2. Parietal Lobe- The parietal lobe, which is found in the upper back of the brain, is in charge of complex behaviors, including those involving the senses of sight, touch, body awareness, and spatial orientation. It is crucial for manipulating items, understanding numbers and their relationships, and integrating sensory data from many sections of our bodies. Our capacity to build, comprehend language, absorb visual-spatial information, move and position our bodies, neglect and inattention, left-right discrimination, and self-awareness/insight are some of the areas that are affected.
  3. Occipital Lobe: The occipital lobe, which lies at the rear of our brains, is involved in visual processing, including visual attention, visual recognition, spatial analysis (movement in a three-dimensional environment), and visual perception of body language, including postures, expressions, and gestures.
  4. Temporal Lobe: The temporal lobe, which is located close to our ears, is involved in processing verbal memory, visual memory, language production (including fluency and word-finding), general knowledge, and autobiographical memories. It also helps us understand spoken language, verbal memory, visual memory, and language comprehension.
Brain Parts and Functions

Two parts, or hemispheres, make up the cerebral cortex. Gyri and folds (sulci) are seen all over it. The interhemispheric fissure, also known as the medial longitudinal fissure, goes from the front of the head to the rear of the body and is where the two parts come together. The left hemisphere governs the right side of the body, while the right hemisphere controls the left. The corpus callosum is a large, C-shaped structure of white matter and nerve channels that connects the two halves. In the middle of the cerebrum lies the corpus callosum.

Grey matter and white matter are the two different tissue types that make up the brain. The majority of the brain's grey matter is made up of several cell types. Axons, which link the different grey matter regions of the brain together, make up the majority of white matter. The cortex or cerebral mantle refers to the outside of the brain. The cortex has a huge surface area as a result of its high convolution. In the cerebrum, there are also:

  • Sensory regions: To pick up signals.
  • Areas of association: These regions combine the incoming sensory data. Additionally, it creates a link between the sensory and motor regions.
  • Motor regions: The voluntary muscles' action is controlled by this region.

b. Thalamus

The thalamus, a tiny structure just above the brain stem, transmits sensory information from the sense organs. Additionally, it is in charge of communicating coordination and movement-related motor data. The limbic system of the cerebrum is where the thalamus is located. The fundamental functions of this limbic system are creating new memories and storing prior events.

c. Hypothalamus

Exactly underneath the thalamus in the brain, there is a tiny but crucial region known as the hypothalamus. It is regarded as the brain's major area since it performs the following tasks:

  • Acquires impulses
  • Controlling body temperature
  • Regulates emotions and mood
  • Regulates one's ability to taste and smell.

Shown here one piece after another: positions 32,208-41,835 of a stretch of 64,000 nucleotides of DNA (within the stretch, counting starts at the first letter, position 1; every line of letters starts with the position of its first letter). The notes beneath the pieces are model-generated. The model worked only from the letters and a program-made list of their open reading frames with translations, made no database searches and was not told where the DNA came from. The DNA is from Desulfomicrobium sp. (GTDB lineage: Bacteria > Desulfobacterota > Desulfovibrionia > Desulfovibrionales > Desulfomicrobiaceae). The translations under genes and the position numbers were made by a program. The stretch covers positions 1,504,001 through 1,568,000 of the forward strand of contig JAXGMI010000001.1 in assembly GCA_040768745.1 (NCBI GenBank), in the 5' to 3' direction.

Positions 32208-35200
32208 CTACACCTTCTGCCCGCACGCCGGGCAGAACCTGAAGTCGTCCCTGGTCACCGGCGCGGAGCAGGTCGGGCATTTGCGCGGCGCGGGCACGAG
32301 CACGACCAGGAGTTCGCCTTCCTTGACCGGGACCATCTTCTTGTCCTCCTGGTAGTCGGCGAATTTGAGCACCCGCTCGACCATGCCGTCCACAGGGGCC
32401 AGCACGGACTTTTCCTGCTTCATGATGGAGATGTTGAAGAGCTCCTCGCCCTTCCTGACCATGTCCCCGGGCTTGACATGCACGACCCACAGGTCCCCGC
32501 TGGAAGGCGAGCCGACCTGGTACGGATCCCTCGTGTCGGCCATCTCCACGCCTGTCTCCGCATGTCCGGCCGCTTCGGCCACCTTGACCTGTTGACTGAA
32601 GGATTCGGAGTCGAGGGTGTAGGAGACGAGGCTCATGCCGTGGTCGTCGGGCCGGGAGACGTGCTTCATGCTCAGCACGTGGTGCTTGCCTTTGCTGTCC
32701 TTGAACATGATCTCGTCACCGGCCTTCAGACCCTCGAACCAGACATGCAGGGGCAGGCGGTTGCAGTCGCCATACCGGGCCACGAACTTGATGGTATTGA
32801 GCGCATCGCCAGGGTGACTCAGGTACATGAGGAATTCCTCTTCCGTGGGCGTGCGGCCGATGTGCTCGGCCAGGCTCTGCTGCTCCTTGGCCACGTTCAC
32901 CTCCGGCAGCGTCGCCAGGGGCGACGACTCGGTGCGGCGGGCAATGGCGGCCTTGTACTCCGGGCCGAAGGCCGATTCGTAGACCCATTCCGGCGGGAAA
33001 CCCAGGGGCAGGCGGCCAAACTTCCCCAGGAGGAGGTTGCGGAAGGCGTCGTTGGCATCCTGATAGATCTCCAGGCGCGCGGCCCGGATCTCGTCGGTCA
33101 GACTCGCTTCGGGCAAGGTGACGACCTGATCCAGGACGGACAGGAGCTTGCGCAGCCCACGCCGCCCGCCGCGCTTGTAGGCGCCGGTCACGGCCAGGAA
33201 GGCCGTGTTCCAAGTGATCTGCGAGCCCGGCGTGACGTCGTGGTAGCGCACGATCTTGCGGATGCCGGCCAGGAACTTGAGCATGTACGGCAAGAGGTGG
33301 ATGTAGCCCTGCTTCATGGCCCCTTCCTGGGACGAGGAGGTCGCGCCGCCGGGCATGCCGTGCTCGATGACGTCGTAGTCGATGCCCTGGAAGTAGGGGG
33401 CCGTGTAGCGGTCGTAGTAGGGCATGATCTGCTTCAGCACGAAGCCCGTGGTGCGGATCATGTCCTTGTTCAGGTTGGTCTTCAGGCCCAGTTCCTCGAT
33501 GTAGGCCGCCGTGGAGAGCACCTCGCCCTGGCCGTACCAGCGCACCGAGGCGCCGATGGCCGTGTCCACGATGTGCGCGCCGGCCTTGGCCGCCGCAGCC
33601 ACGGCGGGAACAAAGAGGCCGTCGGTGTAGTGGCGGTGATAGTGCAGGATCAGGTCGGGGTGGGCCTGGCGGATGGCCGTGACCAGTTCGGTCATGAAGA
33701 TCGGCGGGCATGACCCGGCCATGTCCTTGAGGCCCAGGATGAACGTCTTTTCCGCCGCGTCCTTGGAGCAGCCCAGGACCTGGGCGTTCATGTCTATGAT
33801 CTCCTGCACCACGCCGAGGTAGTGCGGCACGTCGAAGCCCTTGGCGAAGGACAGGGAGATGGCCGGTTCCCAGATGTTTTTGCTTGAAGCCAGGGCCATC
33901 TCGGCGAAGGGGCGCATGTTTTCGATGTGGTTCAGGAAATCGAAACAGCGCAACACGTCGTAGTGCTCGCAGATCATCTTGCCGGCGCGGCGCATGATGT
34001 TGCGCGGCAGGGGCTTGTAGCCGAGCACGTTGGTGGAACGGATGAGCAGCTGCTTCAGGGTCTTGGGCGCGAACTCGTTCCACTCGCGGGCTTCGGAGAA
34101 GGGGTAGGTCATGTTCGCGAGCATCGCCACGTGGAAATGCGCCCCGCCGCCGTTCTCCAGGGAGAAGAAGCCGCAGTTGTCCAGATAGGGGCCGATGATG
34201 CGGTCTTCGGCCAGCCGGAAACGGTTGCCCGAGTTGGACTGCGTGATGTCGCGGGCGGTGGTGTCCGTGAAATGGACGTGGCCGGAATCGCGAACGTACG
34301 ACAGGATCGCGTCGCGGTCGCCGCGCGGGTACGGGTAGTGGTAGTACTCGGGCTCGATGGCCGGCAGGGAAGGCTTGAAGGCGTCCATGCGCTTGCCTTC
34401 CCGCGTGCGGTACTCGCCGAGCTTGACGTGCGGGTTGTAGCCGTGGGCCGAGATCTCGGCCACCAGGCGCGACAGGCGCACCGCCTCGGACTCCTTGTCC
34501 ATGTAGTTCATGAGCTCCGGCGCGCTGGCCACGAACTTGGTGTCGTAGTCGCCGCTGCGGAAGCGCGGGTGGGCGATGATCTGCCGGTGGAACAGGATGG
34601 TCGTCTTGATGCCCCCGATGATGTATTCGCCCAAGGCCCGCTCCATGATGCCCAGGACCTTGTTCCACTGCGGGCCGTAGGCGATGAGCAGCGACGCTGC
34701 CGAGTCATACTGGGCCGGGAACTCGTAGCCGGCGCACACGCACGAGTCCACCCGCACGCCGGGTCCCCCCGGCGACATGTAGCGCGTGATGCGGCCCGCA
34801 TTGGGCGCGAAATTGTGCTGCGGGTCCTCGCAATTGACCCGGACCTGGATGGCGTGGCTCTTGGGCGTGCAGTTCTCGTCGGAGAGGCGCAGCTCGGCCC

• Synthesizes vital hormones for the body
  • Synchronizes the autonomous nervous system's signals
  • Regulates blood pressure, peristalsis, pulse, hunger, and other functions
  • Forms an axis with the pituitary gland, the primary connection between the endocrine and neurological systems.

2) Midbrain

Near the center of the brain, the midbrain is situated above the hindbrain and under the cerebral cortex. It consists of many nuclei and fasciculi, as well as the tectum, tegmentum, cerebral aqueduct, and cerebral peduncles. The midbrain's main function is to serve as a relay station for our auditory and visual systems. There are many dopamine-producing neurons in the midbrain regions known as the substantia nigra and red nucleus, which are also important in controlling bodily movement. Parkinson's disease is correlated with neuronal degeneration in the substantia nigra. The smallest part of the brain, the midbrain, is situated in the middle of the cranial cavity.

Midbrain has two main parts:

  1. Tectum: A tiny section of the brain, notably the dorsal midbrain, is known as the tectum. It acts as a relay point for sensory data traveling from the ears to the cerebral cortex. Additionally, it regulates the muscles in the neck, head, and eyes that move reflexively. It serves as a pathway for the many neurons traveling into and out of the cerebral cortex.
  2. Tegmentum: The brainstem has an area called the tegmentum. It is a complicated system made up of many diverse parts that primarily regulate bodily motions, sleep, arousal, attention, and many important reflexes. It serves as the midbrain's support structure and links to the thalamus, cerebral cortex, and spinal cord.

3) Hindbrain

One of the three primary brain areas is the hindbrain, which is situated in the bottom back of the brain and develops from the rhombencephalon. It contains the majority of the brainstem as well as the cerebellum, a thick structure resembling a coral reef. Because it links the brain to the spinal cord and controls several essential processes, including respiration and heartbeat, the brainstem is one of the most crucial components of the complete central nervous system. The 12 cranial nerves are mostly located in the hindbrain.